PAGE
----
Wednesday, January 08, 2014

Why I am Not A Chartist

Charting is an occult practice.  Humans seek patterns, even invent them when there are none.  Witness the 6 years of GDX (Gold miners ETF)and F (Ford) lockstep:


Now see what happened in the ensuing 18 months.  

How about this then?  Gas prices.  Lower highs and lower lows.  Clearly the future is spelled out for anyone who can read a graph.  

Or is it?  Same chart expanded to ten years from 18 months:

Here's how far I trust charting: 

CalSTRS Digs Deeper

From the SacBee:

The California State Teachers’ Retirement System estimates that the cost to fully fund the teachers’ pension debt will be almost $4.5 billion in the coming year, $4.6 billion the year after that, and more in each subsequent year.

CalSTRS calculates that 30 years from now – and many veteran teachers who retire now will live another 30 years – the annual cost of fully funding the system will be $13.9 billion.

The Bee’s editorial board last wrote about this issue in December 2012. The total unfunded liability stood at $65 billion then. Now, the amount is $71 billion.

Remind you of a negative amortization loan?  It should.  California is fast running out of productive class donors to the entitlement society. 

Monday, January 06, 2014

Getty Center

Okay, back to the shed in the back yard aka the office.  While I wade through the ephemera here's a fun pic I took Friday:

I take unusual pictures. 
Here's what everyone does:

And here's what I saw:  

Thursday, January 02, 2014


Labor force participation.  The Federal Reserve of Atlanta has an interesting blog post:

We find that the effect on exit from unemployment occurs primarily through a reduction in labor force exits rather than through exit to employment (job finding). This is important because it implies that extended benefits do not delay the time to re-employment substantially and so do not have first-order efficiency effects. The major effect of extended benefits is redistributive, providing income to job losers who would have exited the labor force otherwise (consistent with Card et al. 2007).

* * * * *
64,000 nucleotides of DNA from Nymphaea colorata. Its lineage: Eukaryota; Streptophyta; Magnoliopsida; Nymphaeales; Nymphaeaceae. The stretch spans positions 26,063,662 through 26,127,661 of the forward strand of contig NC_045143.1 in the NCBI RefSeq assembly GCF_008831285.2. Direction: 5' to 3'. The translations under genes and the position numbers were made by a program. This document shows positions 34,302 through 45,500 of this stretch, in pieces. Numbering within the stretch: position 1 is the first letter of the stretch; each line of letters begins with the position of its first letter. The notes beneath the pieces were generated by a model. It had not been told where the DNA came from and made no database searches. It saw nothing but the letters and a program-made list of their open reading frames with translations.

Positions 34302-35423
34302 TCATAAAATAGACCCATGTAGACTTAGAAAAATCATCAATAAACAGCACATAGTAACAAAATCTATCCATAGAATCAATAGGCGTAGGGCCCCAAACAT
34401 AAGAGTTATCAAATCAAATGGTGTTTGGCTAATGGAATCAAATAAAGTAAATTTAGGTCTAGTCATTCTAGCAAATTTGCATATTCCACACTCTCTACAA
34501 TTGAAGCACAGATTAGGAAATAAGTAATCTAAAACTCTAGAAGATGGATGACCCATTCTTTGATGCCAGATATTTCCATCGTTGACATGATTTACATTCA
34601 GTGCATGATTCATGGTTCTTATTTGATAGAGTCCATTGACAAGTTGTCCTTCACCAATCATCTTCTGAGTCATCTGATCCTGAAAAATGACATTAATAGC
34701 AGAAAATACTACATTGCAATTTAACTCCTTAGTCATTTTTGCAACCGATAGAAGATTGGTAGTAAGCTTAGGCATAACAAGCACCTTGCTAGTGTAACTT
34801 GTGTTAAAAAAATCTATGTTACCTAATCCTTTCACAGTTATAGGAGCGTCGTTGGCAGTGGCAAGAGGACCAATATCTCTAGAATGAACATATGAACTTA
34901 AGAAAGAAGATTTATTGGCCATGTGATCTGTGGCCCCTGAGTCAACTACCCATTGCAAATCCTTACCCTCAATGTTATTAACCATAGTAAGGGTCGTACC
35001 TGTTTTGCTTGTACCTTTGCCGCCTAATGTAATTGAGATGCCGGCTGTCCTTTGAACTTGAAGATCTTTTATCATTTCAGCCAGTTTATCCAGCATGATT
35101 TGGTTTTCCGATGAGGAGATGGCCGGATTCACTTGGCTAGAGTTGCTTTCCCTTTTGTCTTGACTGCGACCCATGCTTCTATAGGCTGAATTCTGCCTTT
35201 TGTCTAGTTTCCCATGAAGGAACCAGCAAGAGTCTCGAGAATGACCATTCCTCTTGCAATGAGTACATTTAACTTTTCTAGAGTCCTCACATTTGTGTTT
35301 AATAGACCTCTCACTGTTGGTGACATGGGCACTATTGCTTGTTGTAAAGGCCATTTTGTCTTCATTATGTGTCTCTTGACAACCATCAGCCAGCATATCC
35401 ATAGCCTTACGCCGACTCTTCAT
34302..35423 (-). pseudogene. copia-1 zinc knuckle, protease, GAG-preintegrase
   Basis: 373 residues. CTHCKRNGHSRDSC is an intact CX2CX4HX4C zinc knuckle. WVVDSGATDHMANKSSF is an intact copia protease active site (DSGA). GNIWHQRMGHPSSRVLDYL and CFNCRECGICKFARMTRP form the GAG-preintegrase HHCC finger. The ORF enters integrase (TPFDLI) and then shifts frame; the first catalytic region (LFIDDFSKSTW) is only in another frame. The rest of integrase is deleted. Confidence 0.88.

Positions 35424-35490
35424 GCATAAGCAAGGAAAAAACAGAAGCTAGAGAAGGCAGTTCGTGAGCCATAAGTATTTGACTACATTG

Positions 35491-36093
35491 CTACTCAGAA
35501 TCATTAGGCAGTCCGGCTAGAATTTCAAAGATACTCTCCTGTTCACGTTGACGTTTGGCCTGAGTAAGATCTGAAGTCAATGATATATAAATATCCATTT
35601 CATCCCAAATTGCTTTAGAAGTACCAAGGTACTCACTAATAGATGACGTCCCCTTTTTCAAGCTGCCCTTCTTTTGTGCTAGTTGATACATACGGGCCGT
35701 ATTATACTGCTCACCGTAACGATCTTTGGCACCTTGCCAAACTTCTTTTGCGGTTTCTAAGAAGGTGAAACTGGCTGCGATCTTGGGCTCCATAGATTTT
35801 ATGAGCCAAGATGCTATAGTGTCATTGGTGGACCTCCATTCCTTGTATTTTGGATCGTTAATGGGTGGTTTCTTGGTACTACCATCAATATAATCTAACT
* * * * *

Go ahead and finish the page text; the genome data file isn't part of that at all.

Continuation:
In other words, if a significant decline in unemployment benefits comes to pass, we may well see another bump downward in the labor force participation rate. Although a decline in LFP associated with the expiration of extended UI benefits would fall in Dunne and Terry’s nondemographic category, the Farber and Valletta results suggest that we should interpret any such decline as structural. And structural in this case means not directly amenable to correction by policies aimed at stimulating spending.

 My guess is that once the Fed realized the effect on headline U-3 from the cancellation of extended benefits that was when we saw them back away from the 6.5% UE target for cessation of easing.  The rest of the article is d4ense "fedspeak" but interesting. 

Wednesday, January 01, 2014

What's In the Hopper?

Here's a list of EN draft posts that will be coming out over the next week or so:

Peripheral Tunnel/Canal, Same Thing
Local Softness
Why an "Oil Economy?"
Living Wages Compared
Income Gap? Wealth Gap!
ICECAP and Other CAGW Resources
ACS 2012 Median Household Income
Bill McBride asks good questions 10

Of course the usual atrocious local listings and newsworthy posts as we go along but is there anything you'd like as a top post?  Anyone want to guest post?  And no sk, posting my method for n-secting an arbitrary planar arc is not for discussion.  ;)

Eh.. Wha.... What Year is it?


2014 looks interesting.  Let's take it for a spin.